Was the late net activist Aaron Swartz driven to commit suicide by an overzealous federal investigation? Charged with 13 felonies and facing 35 years in prison and $1 million in fines after being caught downloading over 4 million academic articles paywalled by JSTOR, some are now questioning whether the federal government is complicit in his passing.
Parker Higgins of the Electronic Frontier Foundation talks with ReasonTV about Swartz and the JSTOR case: “The idea that an agent of the federal government would be able to pick out a person and threaten to ruin their life is not the kind of thing that we hope for in a justice system.”
Watch Reason TV’s interview with Parker Higgins after the jump.
Update: Here is a final (for a while, at least) piece about Aaron Swartz by Lawrence Lessig. It’s deeply felt and incredibly moving, as everything he’s written about Aaron in the past week has been:
A week ago today, Aaron gave up. And since I received the call late Friday night telling me that, like so many others who were close to him, I have not rested. Not slept, really. Not connected with my kids, at all. Not held my wife except to comfort her tears, or for her to comfort mine.
Instead of rest, I have been frantically trying to explain, to connect, and to make sense of all of this. Endless emails responding to incredible kindness, phone call after phone call with reporters and friends, and the only solace I know: writing.
But none of that has made this better. Indeed, with every exchange, it only gets worse. I understand it less. I am angry more. I think of yet another, “If only I had …”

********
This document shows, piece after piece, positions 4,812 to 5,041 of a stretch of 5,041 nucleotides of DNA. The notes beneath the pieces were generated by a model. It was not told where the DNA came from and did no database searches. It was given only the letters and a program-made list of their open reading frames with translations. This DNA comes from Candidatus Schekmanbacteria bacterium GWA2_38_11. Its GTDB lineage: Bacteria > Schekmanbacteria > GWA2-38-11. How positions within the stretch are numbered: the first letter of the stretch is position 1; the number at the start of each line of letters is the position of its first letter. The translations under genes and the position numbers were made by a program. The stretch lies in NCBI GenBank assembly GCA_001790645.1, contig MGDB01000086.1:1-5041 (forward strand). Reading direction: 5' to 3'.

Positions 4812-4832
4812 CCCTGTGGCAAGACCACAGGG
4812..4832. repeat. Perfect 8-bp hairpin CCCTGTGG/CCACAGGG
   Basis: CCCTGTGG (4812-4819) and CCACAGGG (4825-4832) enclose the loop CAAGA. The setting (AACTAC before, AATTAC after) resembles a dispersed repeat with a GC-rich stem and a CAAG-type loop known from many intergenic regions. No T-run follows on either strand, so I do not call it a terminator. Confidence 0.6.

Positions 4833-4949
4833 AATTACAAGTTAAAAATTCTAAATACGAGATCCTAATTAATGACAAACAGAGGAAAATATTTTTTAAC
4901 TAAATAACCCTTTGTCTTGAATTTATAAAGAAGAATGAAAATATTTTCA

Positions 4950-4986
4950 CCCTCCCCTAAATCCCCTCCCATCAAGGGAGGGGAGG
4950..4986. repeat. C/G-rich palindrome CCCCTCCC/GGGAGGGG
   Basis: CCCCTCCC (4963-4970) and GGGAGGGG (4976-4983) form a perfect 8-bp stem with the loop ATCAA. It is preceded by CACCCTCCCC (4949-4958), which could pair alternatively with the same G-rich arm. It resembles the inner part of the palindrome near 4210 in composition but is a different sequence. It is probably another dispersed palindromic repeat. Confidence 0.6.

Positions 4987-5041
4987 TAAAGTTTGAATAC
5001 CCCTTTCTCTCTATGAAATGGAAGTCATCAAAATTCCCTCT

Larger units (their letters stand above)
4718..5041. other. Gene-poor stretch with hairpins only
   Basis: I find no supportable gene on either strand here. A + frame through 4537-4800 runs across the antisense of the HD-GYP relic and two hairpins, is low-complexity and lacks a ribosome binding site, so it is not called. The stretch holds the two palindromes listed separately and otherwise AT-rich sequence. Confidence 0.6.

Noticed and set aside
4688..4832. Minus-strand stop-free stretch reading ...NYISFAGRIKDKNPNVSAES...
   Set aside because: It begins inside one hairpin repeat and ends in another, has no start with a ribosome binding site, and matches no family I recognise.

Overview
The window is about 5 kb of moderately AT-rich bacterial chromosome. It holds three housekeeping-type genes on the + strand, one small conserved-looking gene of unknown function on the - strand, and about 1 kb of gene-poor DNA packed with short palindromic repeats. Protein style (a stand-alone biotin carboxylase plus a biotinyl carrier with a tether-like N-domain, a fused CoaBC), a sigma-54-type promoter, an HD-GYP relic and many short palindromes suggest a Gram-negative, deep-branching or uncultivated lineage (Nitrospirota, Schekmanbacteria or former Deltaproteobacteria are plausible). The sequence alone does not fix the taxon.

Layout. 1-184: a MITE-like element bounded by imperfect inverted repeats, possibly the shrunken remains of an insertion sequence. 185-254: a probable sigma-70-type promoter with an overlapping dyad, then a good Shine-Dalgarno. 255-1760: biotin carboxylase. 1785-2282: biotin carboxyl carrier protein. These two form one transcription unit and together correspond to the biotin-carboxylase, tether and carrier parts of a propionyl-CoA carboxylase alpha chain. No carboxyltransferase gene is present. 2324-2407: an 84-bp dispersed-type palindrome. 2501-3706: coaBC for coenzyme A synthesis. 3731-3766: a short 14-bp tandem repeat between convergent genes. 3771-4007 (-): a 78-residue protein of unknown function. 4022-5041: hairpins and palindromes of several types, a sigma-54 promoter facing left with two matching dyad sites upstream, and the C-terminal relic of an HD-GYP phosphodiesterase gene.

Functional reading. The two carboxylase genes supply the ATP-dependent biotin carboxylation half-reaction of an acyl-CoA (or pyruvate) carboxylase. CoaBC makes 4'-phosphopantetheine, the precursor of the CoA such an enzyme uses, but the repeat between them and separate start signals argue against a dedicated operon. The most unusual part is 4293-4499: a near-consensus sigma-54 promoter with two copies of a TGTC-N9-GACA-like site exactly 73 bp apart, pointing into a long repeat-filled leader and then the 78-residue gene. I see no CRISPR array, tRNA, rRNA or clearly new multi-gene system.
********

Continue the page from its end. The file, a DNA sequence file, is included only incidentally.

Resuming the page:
I need to step back from this for now. I am grateful for your kind emails. I am sorry if I can’t answer them. To the scores of people who write to tell me they were wronged by US Attorney Ortiz, I am sorry, that is not my fight. To the press — especially the press wanting “just five minutes” — I apologize. This isn’t a “just five minutes” story, at least from me.
There have been a handful of smiles this past week. My three year old, Tess, putting her arms around my neck, holding me as tight as she possibly could, promising me “the doctors will put him back together, papa, they will.” A screenwriter friend, grabbing me after a talk in New York, and pulling me into an argument about his next great film. And best of all, the astonishingly beautiful letter from MIT’s president, acknowledging — amazingly — at least the possibility of responsibility, and appointing the very best soul on that side of Cambridge to review and guide that great if flawed institution’s review.
But these smiles have been drowned by endless sadness, and even greater disappointment — and none more pronounced than the utterly profound disappointment in our government, Carmen Ortiz in particular.
It doesn’t end there, and is well worth reading in its entirety.